• Country Risk - Where the political and economic stability of the host country is questionable, and abrupt changes in the business environment could adversely affect profits or the value of the company’s assets.

    Resource Nationalism - The tendency of people and governments to assert control, for strategic and economic reasons, over natural resources located on their territory.
  • As had been expected, China, already the world No. 1 gold producer, saw its output rise again last year.  The country produced a record 360.96 tonnes  of the yellow metal in 2011, a 5.9% increase, making it the world’s top gold producer for a fifth consecutive year, according to  the China Gold Association.

  • Prime Minister Vladimir Putin has decried the illicit use of offshore structures by Russian state businesses to spirit cash out of the country and ordered them to return from the “offshore shadows”. The comments  mark his clearest indication to date of concern that accelerating capital flight is being partly driven by corrupt schemes run by managers at state businesses.

  • Russian metals group Norilsk Nickel is in talks with banks for a loan of up to $3.5 billion to buy back shares, potentially marking its first international syndicated loan since 2008. The company’s board approved a buyback of 7.7 per cent of its shares at $306, a total of $4.5 billion. Negotiations are going on with six banks that are part of Norilsk’s primary lending group, which largely consists of European banks, a European banker has said.

  • China has extended a resource tax on domestic sales of crude oil and natural gas from some regions to the whole country and expanded the list of taxable resources to coking coal and rare earths from November 1. The move, billed as a way of conserving resources and limiting environmental damage, is part of a long-awaited tax reform that would enrich the coffers of local governments but slash the earnings of resource companies, such as PetroChina, China National Petroleum Corp and Baotou Steel Rare Earths by billions of dollars each year.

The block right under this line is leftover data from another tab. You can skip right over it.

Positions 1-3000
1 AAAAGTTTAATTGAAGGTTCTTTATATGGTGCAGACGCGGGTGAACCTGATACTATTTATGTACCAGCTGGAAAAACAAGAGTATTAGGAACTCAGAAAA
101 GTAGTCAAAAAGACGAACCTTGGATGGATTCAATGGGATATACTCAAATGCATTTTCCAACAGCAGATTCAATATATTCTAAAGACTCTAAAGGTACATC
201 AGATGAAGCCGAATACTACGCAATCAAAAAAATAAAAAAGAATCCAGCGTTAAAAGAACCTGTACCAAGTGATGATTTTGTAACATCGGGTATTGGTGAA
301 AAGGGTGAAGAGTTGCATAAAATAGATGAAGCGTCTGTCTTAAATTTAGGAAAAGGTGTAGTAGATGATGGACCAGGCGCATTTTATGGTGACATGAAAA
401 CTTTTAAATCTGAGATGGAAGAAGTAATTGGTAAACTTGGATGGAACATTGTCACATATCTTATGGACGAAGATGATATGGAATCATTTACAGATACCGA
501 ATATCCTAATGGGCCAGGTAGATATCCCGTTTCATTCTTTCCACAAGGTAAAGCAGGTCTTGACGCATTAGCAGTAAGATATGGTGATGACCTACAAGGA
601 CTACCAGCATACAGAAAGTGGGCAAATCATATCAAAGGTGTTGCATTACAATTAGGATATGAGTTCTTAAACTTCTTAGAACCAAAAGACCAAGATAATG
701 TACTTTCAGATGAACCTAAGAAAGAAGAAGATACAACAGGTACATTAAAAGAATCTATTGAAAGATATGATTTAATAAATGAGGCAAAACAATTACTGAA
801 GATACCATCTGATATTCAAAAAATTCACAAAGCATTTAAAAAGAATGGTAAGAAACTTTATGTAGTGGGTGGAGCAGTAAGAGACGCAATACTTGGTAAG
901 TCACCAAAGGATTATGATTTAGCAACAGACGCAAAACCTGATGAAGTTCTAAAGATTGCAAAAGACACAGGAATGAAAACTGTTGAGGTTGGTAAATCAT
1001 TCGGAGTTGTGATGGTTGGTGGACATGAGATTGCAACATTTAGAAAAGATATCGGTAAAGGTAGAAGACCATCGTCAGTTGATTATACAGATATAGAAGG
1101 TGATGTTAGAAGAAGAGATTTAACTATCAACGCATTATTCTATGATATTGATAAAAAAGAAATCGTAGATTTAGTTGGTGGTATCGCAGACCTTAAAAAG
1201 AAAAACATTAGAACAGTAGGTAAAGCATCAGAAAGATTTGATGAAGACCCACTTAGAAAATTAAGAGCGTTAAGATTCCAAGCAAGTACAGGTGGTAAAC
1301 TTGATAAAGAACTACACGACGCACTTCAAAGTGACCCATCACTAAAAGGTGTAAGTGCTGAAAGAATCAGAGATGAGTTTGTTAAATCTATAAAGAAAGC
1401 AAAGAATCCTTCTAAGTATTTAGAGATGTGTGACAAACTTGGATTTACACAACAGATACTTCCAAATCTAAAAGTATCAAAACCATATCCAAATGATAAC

• China’s Jinchuan Group Ltd has signed agreements to invest in two laterite mines in the Philippines. Jinchuan, China’s top nickel producer and third-biggest copper producer, will join Zamora Group and Macroasia Group to develop two laterite mines in Palawan Island in the Philippines. A statement on the Chinese firm’s website did not provide the details, including the size of the mines.

  • The board of Russian metals group Norilsk Nickel has approved a new share buyback and was swiftly criticised by aluminium group UC RUSAL for acting in the interest of long-time rival shareholder Interros. Norilsk has said it has yet to decide the number of shares to be purchased and their price.

  • Chinese smelters expect supplies of copper concentrate to rise as early as late 2012, paving the way for higher charges, as the Oyu Tolgoi copper and gold mine starts to come onstream. That may prompt Chinese smelters to raise term treatment and refining charges (TC/RCs). “The startup (of Oyu Tolgoi) may help improve the concentrate shortage in the Chinese domestic market,” Mr. Yang Changhua, senior analyst at state-backed research firm Antaike said. Higher charges, typically seen when supply rises or demand falls, cut concentrate import prices.

  • Gold makes the world go round. The price of gold continues to grow at a fantastic rate, reaching new heights. Not that long ago its price surpassed all expectations, and today gold is more expensive than platinum. Experts believe gold is the most reliable asset of the second half of 2011. They point out that under the conditions of instability in the U.S. gold grows as investors try to invest in safe assets whose range is constantly shrinking.

  • Last year, when Ukraine failed to pay $20 million it owed for gas, Russia threatened to cut off supply, leading to another fierce argument between the two countries. A year earlier, too, their disagreement over similar payments had resulted in supply to about 20 European nations being disrupted, or even completely cut off, as gas  from Russia reaches them through Ukraine. Russia’s usual response to any disagreement over price is to cut off supply. Mongolia knows this to its cost, as it is 100 per cent dependent on Russia for its petrol supply. This dependence has been there ever since Mongolians began using petrol 92 years ago.

Do you agree with increasing state participation in the Draft New Mining Law?
  • 1. Agree
  • 2. Disagree



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